So now we're in a situation mildly close to an interesting epistemic situation, which is, winning the lottery. Winning the lottery or some better-optimized event provides a lot of incommunicable evidence that you're in a simulation. The typical anthropic problem in group epistemology -- your winning tells me nothing. I have a question for you: How serious a problem do you think this is in practice? If it's a common problem and been one throughout history, what social institutions would have evolved to help solve the problem? Or is solving the problem impossible? Only try to answer these if you're interested in the questions themselves of course.

You're looking at it all wrong, "you" are not "in" any simulation or universe. There exists instantiations of the algorithm, including the fact that it remembers winning the lottery, which is you in various universes and simulations and boltzman brains and other things, with certainty (for our purposes), and what you need to do depends on what you want ALL instances to do. It doesn't matter how many simulations of you are run, or what measure they have, or anything else like that, if your decisions within them don't matter for the multi... (read more)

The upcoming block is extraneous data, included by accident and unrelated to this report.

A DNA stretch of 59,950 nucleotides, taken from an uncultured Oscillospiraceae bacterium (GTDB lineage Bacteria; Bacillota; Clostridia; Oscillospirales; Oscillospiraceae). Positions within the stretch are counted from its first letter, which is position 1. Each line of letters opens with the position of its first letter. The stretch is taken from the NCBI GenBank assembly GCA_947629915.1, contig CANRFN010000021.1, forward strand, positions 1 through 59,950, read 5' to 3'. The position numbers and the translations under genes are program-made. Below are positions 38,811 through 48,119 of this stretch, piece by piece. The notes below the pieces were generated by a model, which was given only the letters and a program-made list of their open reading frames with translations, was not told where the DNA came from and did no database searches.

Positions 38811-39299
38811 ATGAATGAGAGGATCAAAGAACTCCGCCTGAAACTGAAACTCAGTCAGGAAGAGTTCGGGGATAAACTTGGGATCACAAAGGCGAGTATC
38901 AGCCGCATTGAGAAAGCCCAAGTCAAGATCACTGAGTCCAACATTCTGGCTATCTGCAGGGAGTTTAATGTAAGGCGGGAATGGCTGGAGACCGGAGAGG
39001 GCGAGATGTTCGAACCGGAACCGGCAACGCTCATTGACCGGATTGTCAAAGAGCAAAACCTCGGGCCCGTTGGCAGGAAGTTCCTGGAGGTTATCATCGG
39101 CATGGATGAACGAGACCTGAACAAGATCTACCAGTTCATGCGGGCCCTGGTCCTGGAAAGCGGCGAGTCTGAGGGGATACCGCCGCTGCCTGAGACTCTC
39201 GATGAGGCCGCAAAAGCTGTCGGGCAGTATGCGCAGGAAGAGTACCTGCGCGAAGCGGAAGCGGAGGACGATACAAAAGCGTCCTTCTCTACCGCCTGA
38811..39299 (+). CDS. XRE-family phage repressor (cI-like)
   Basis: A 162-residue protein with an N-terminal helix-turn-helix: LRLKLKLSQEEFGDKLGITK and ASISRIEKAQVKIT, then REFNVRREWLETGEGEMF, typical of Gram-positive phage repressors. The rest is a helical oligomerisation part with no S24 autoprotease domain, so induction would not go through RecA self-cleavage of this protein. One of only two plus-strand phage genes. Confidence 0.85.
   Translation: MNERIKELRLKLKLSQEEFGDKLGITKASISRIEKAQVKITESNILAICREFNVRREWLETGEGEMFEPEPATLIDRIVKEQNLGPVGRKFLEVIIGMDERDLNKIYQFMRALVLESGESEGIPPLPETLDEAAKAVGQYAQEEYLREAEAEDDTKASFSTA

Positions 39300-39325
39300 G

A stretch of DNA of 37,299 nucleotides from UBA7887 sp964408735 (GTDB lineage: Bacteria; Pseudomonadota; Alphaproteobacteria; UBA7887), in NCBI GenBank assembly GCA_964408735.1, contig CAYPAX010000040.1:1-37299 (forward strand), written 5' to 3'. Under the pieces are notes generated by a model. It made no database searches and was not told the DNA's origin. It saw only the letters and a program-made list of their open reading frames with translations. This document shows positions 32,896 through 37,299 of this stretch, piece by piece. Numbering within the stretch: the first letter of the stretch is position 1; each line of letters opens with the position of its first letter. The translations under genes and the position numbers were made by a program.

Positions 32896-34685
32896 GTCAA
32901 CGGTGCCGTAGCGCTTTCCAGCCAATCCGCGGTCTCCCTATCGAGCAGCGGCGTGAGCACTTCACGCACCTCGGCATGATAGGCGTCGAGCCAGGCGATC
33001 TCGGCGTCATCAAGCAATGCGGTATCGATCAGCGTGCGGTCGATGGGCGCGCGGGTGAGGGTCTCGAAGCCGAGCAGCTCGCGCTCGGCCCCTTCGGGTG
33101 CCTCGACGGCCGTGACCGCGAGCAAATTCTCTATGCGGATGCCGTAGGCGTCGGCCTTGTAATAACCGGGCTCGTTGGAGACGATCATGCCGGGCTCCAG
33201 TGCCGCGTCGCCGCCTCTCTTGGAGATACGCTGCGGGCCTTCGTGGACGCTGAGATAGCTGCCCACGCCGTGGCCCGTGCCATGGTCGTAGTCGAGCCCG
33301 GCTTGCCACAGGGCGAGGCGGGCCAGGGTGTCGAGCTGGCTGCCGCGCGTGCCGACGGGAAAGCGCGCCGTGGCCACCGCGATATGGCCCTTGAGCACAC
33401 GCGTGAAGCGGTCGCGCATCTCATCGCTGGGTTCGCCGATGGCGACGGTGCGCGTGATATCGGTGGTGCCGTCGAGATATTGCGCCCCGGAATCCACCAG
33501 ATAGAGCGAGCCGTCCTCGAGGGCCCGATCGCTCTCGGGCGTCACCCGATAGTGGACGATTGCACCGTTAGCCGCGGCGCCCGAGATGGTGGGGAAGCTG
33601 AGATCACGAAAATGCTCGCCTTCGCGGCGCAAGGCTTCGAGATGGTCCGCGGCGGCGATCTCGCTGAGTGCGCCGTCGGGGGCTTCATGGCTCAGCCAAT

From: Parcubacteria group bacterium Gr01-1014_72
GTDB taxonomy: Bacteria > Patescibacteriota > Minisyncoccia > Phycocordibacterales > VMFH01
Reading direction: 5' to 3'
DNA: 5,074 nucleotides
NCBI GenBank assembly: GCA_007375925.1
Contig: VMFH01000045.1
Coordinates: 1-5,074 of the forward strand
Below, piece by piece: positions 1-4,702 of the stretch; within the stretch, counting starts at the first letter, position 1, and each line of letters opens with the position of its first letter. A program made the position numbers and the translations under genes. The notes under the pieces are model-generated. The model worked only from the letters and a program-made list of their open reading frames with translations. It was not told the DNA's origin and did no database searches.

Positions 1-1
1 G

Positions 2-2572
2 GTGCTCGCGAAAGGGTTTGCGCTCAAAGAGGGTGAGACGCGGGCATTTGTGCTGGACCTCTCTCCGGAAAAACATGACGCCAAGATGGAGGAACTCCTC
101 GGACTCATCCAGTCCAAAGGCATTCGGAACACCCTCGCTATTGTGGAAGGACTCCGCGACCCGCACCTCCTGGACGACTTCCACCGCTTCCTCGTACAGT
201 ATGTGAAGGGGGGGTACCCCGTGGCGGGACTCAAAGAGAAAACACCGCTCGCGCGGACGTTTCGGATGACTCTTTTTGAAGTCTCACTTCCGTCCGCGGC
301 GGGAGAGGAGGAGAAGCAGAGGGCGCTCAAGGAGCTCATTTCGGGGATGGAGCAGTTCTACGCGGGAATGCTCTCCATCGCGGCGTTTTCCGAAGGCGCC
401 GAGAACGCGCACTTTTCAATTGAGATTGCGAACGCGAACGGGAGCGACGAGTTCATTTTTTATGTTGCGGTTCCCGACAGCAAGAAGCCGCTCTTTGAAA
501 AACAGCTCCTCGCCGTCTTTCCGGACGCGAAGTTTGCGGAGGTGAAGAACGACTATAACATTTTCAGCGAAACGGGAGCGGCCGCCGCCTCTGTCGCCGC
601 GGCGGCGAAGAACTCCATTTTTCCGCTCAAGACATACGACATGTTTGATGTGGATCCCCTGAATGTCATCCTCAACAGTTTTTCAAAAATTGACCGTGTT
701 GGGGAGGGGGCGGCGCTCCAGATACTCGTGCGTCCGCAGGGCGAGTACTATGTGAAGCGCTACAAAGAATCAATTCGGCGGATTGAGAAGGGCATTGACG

This post is for sacrificing my credibility!

by Will_Newsome 1 min read2nd Jun 2012347 comments


Thank you for your cooperation and understanding. Don't worry, there won't be future posts like this, so you don't have to delete my LessWrong account, and anyway I could make another, and another.

But since you've dared to read this far:

Credibility. Should you maximize it, or minimize it? Have I made an error?


Don't be shallow, don't just consider the obvious points. Consider that I've thought about this for many, many hours, and that you don't have any privileged information. Whence our disagreement, if one exists?